Trace and transformation: American criticism of photography in the modernist period
This historical survey of American theory and criticism of art photography covers the period from late-nineteenth-century Pictorialism through 1970s formalism. The author deals deftly with the difficulties faced by critics -- from the essential question, how is photography an art at all? to the more modernist question of what constitutes the medium of photography at its pure core.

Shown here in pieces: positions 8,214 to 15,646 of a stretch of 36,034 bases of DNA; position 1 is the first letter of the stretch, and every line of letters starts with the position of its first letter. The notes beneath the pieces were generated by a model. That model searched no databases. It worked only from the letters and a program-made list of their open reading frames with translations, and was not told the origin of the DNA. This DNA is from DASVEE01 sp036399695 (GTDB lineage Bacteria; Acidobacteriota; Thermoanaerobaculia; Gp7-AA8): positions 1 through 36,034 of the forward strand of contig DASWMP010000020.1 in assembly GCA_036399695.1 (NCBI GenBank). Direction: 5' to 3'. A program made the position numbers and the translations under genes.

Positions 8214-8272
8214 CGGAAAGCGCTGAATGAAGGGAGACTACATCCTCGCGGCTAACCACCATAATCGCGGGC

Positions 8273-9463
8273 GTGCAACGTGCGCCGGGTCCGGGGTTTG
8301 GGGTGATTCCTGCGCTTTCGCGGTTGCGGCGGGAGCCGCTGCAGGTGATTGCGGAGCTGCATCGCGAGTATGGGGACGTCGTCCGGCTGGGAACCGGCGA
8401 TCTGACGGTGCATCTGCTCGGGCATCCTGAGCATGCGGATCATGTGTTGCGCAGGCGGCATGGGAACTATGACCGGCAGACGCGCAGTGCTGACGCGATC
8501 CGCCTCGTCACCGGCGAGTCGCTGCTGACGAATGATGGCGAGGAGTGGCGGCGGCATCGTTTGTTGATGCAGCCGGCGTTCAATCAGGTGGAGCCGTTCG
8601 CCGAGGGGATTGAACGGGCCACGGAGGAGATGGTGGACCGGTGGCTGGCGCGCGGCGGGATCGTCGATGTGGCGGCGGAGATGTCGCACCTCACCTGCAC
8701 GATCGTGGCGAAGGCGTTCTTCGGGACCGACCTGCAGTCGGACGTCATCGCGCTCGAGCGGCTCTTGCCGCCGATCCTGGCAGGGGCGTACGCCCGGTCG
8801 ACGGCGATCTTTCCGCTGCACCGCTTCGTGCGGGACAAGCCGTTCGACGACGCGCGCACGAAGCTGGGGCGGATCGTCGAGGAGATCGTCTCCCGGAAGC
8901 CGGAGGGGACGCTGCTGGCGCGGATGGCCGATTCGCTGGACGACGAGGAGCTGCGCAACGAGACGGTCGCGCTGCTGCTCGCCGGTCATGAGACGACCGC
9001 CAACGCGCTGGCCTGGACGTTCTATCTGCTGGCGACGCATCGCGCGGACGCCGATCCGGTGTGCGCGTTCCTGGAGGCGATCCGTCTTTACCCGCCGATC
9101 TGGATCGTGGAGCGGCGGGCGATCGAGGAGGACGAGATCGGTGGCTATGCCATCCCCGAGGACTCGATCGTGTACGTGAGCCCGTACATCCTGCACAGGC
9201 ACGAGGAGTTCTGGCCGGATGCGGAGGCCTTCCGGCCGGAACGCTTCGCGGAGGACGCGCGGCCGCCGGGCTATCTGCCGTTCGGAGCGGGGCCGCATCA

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Aaron Siskind aesthetic Alfred Stieglitz American photography Ansel Adams Aperture art photography artistic Beaumont Newhall Caffin Camera Coleman Collected Writings concept context Creative culture curator define Deschin discussion documentary photography Dorothea Lange Edward Weston essay Evans's exhibit experience expression formal Hartmann Hattersley Henry Holmes Smith Ibid idea images inherent interest interpretation issue John Szarkowski language Lawton and Knox Light Readings look Lyons magazines Mann McCausland meaning medium Minor White Modern Art modernist MOMA Museum of Modern Nancy Newhall nature objectivity painters painting Paul Strand Photo League Photo Notes photogra photographer's photographic art photojournalism Pictorialism Pictorialists political Popular Photography postmodernism postmodernist qualities raphy reality response Sekula sense social Solomon-Godeau Sontag spirit Steichen straight photography Stryker subject matter symbols Szarkowski technique theorists theory Thornton thought tion tographs tradition transcendent truth universal vision Walker Evans wrote York